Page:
FROM Daryle Lamont Jenkins
Pros and cons of 'doxxing' white supremacists Photo by Louise Palanker When a picture of him carrying a torch this weekend in Charlottesville, Virginia turned up on the Twitter account @YesYoureRacist, a cook at a hot dog restaurant in Berkeley, California was fired. Two universities condemned white supremacy after students were identified the same way. Those are examples of the power of "doxxing" — which Daryle Lamont Jenkins has been doing for 17 years — starting long before Twitter existed. He’s executive director of One People’s Project.
Ex-FBI Director Comey tells his side of the story Today, former FBI Director James Comey came close to calling the President who fired him a liar. The White House denied the claim and called it insulting, but Republican Senators did not challenge Comey’s truthfulness. Many questions remain: did the President try to obstruct a federal investigation? Later, we’ll go behind the “velvet rope” for a look at 5-Star health care for the richest Americans.
Is the threat from Russia missing from the Russia meddling probe? There's much being made about the Trump administration's possible ties with Russia. But the bottom line is Russia's effort to influence American democracy. Do the President and his aides care enough to take action before voters go back to the polls?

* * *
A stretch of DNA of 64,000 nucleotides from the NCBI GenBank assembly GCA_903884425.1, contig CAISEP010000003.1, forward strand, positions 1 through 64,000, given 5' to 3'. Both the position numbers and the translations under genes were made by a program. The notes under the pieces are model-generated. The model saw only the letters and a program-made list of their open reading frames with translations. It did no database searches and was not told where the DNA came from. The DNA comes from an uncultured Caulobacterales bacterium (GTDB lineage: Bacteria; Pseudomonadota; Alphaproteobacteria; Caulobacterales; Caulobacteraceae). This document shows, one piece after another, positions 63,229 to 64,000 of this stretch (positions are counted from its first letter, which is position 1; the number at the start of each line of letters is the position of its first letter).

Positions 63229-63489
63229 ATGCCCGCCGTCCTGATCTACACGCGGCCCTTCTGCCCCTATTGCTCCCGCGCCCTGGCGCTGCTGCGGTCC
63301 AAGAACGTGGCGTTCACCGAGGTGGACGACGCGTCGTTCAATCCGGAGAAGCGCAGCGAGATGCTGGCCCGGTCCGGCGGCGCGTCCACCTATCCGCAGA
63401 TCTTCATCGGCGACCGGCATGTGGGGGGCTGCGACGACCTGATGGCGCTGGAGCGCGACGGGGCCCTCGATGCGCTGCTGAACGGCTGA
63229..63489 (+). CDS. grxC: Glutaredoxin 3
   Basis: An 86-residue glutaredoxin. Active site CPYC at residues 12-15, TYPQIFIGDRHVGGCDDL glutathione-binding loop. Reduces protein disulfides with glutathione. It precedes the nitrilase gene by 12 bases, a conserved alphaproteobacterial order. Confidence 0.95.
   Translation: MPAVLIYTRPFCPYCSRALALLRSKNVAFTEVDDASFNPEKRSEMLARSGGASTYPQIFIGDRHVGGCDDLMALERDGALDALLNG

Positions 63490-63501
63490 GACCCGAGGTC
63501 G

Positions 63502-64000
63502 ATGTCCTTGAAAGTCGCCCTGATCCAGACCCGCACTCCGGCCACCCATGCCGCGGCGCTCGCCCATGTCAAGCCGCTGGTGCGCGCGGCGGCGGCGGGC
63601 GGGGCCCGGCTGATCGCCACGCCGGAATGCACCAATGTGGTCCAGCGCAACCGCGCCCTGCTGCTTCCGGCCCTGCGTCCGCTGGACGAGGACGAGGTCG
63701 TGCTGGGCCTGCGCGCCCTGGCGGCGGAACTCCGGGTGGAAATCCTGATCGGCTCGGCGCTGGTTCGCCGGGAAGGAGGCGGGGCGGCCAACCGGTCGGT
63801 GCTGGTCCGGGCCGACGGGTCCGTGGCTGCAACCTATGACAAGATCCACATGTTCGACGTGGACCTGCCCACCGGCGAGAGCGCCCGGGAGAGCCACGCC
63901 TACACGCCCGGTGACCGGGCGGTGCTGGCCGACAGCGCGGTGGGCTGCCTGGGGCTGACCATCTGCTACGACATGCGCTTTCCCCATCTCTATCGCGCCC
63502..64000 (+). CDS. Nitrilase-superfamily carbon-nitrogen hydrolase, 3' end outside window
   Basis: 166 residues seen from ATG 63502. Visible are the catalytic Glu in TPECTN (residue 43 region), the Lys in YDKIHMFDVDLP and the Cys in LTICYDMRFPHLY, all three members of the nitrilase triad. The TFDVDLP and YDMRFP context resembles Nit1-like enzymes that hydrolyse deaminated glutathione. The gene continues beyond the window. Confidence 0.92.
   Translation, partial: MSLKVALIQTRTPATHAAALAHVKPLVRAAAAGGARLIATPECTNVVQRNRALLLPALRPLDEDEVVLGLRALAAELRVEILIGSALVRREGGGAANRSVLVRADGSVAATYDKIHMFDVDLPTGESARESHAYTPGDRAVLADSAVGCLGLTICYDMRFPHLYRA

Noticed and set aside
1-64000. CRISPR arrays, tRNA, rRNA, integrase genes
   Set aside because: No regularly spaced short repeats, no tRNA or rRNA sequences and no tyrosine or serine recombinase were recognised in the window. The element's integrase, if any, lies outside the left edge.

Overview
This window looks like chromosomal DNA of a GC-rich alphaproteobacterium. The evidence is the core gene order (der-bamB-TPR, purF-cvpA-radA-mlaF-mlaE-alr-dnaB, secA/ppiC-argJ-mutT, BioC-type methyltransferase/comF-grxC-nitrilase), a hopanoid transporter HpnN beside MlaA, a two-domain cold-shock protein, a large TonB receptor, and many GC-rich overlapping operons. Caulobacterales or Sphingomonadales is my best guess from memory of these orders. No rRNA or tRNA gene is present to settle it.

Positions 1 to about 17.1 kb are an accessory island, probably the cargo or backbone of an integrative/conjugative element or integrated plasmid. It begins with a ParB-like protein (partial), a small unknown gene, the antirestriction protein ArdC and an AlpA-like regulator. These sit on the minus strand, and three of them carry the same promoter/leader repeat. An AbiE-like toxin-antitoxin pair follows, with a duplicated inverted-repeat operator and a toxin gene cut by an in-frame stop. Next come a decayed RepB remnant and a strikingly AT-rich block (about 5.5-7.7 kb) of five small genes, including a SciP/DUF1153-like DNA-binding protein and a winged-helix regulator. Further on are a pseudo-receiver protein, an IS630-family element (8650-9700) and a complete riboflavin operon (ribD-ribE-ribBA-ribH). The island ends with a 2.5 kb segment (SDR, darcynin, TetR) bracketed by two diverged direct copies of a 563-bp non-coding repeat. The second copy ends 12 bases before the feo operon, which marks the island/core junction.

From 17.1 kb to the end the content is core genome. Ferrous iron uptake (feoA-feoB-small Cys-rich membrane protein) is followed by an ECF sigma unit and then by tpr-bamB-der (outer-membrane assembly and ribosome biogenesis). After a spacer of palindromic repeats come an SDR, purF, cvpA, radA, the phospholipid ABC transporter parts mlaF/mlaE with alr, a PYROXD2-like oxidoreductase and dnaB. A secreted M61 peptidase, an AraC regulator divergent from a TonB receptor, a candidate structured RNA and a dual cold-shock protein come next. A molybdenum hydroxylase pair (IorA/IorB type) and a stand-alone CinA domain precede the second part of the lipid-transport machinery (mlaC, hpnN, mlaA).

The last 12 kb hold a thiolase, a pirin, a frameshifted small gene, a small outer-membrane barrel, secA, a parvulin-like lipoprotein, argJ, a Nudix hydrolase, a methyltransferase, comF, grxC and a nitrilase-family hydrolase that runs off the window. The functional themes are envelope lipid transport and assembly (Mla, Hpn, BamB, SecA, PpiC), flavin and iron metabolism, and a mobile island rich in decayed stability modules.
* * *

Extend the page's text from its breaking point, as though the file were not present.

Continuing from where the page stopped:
Venezuela spirals into economic and political chaos Venezuela, a country whose potential for prosperity is unmatched, finds itself on the verge of civil war. What sustains the repressive government? With time running out, guest host León Krauze looks at what the international community can do to pull the country from the edge of collapse.
Janesville and the American Dream Janesville, Wisconsin is the hometown of Republican House Speaker Paul Ryan. But he couldn’t prevent the closing of the General Motors factory after 100 years. On this Memorial Day rebroadcast of To the Point, we hear what’s happened to what once was a model of American middle-class unity.